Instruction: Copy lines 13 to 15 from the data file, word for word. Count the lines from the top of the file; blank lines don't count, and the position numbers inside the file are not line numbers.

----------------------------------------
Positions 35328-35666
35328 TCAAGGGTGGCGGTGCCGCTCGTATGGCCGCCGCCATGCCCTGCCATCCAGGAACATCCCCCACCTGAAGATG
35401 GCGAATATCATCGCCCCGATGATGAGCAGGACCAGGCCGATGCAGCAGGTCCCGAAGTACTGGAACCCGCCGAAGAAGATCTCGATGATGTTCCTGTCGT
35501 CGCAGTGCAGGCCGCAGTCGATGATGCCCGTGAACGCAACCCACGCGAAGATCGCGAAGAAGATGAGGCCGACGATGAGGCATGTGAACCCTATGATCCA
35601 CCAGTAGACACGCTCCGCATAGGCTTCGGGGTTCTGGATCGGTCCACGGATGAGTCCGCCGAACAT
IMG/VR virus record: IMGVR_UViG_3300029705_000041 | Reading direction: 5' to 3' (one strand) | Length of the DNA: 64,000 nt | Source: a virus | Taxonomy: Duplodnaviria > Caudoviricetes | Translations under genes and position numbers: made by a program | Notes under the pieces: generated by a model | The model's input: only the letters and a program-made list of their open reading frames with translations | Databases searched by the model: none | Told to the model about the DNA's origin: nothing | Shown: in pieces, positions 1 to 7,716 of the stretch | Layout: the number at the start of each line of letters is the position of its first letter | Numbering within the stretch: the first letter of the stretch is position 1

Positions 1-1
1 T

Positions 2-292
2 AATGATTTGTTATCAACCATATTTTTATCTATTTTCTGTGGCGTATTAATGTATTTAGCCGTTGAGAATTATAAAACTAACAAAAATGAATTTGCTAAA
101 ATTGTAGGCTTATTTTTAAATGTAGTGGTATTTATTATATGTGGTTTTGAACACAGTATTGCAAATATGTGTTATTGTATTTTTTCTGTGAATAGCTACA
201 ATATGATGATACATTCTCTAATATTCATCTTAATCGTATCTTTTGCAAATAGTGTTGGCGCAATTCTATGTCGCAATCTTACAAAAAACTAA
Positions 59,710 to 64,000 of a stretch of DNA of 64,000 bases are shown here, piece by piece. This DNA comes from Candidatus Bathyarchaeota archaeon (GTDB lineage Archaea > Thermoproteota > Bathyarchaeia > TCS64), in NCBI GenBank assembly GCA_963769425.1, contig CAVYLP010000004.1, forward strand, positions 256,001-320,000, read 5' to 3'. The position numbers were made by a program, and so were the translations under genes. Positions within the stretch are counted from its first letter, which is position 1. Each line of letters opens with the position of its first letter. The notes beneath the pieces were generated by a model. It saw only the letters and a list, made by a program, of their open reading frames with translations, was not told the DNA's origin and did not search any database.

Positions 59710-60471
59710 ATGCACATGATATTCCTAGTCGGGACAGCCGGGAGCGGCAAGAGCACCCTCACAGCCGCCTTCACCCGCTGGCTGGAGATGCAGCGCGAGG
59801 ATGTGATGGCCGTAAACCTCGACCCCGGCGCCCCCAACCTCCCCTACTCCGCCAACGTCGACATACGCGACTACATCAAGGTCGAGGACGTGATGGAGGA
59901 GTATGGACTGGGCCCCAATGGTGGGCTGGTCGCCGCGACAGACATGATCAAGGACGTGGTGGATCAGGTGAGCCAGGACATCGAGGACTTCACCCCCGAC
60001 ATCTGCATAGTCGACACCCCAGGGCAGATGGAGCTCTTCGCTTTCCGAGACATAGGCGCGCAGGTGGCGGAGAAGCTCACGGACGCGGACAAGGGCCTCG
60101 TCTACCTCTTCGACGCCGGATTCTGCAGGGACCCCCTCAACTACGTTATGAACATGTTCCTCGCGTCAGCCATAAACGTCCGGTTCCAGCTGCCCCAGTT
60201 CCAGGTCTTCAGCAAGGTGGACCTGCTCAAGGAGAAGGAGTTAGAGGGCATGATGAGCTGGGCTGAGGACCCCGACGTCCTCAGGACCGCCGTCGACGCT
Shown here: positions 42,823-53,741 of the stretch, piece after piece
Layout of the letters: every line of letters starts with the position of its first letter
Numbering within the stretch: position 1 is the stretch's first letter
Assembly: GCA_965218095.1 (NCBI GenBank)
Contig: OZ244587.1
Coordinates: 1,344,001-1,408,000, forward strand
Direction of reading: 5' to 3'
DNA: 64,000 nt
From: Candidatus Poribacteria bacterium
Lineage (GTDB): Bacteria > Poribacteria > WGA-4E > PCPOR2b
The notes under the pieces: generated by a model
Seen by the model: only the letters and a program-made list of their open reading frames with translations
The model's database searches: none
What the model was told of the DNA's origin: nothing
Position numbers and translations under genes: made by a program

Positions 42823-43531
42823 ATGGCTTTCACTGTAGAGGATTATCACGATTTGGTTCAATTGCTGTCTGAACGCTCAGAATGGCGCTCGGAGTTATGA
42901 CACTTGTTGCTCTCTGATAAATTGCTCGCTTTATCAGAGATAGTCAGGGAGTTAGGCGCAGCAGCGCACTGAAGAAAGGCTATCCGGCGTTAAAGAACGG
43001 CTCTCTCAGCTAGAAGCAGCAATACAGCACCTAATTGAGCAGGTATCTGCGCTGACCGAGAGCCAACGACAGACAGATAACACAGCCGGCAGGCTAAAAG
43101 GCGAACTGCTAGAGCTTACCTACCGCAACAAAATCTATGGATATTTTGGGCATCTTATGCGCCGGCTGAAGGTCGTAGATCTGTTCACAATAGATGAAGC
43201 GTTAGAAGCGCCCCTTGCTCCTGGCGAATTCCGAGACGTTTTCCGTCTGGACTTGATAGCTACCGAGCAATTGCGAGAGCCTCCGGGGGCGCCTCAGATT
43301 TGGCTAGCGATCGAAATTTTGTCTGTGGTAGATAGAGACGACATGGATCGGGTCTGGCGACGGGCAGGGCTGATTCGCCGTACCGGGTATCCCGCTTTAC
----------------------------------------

Positions 59,710 to 64,000 of a stretch of DNA of 64,000 bases are shown here, piece by piece. This DNA comes from Candidatus Bathyarchaeota archaeon (GTDB lineage Archaea > Thermoproteota > Bathyarchaeia > TCS64), in NCBI GenBank assembly GCA_963769425.1, contig CAVYLP010000004.1, forward strand, positions 256,001-320,000, read 5' to 3'. The position numbers were made by a program, and so were the translations under genes. Positions within the stretch are counted from its first letter, which is position 1. Each line of letters opens with the position of its first letter. The notes beneath the pieces were generated by a model. It saw only the letters and a list, made by a program, of their open reading frames with translations, was not told the DNA's origin and did not search any database.

Positions 59710-60471
59710 ATGCACATGATATTCCTAGTCGGGACAGCCGGGAGCGGCAAGAGCACCCTCACAGCCGCCTTCACCCGCTGGCTGGAGATGCAGCGCGAGG